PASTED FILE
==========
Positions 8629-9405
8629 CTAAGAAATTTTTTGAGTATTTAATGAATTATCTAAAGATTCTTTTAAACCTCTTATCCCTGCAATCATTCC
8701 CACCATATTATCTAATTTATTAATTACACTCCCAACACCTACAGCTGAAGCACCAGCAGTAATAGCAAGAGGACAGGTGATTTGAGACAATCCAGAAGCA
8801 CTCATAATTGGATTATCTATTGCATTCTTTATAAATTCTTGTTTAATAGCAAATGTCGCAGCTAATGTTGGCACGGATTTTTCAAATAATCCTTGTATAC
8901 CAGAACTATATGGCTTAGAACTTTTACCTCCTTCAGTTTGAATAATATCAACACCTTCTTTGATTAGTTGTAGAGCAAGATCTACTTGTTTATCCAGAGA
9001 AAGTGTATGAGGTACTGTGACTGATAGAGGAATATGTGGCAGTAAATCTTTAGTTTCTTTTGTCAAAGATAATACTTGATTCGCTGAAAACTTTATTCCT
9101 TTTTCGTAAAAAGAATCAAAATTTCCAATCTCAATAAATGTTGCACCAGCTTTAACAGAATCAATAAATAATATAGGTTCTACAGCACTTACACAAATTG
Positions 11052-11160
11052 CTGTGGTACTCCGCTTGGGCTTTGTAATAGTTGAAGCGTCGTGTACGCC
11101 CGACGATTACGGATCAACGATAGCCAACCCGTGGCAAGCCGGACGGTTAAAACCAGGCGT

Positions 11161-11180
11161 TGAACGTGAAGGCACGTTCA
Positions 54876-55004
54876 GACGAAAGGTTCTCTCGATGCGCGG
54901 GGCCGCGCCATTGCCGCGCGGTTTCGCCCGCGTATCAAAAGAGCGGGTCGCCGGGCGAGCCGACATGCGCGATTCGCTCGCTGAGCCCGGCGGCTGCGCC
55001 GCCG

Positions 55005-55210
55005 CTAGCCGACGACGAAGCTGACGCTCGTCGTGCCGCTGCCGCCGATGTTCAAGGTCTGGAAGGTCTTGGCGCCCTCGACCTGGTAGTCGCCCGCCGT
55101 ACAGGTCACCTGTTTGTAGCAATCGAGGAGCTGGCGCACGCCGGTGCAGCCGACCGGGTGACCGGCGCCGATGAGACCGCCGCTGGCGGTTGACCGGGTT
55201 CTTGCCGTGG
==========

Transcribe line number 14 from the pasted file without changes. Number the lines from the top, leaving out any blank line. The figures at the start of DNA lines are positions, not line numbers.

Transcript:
54876 GACGAAAGGTTCTCTCGATGCGCGG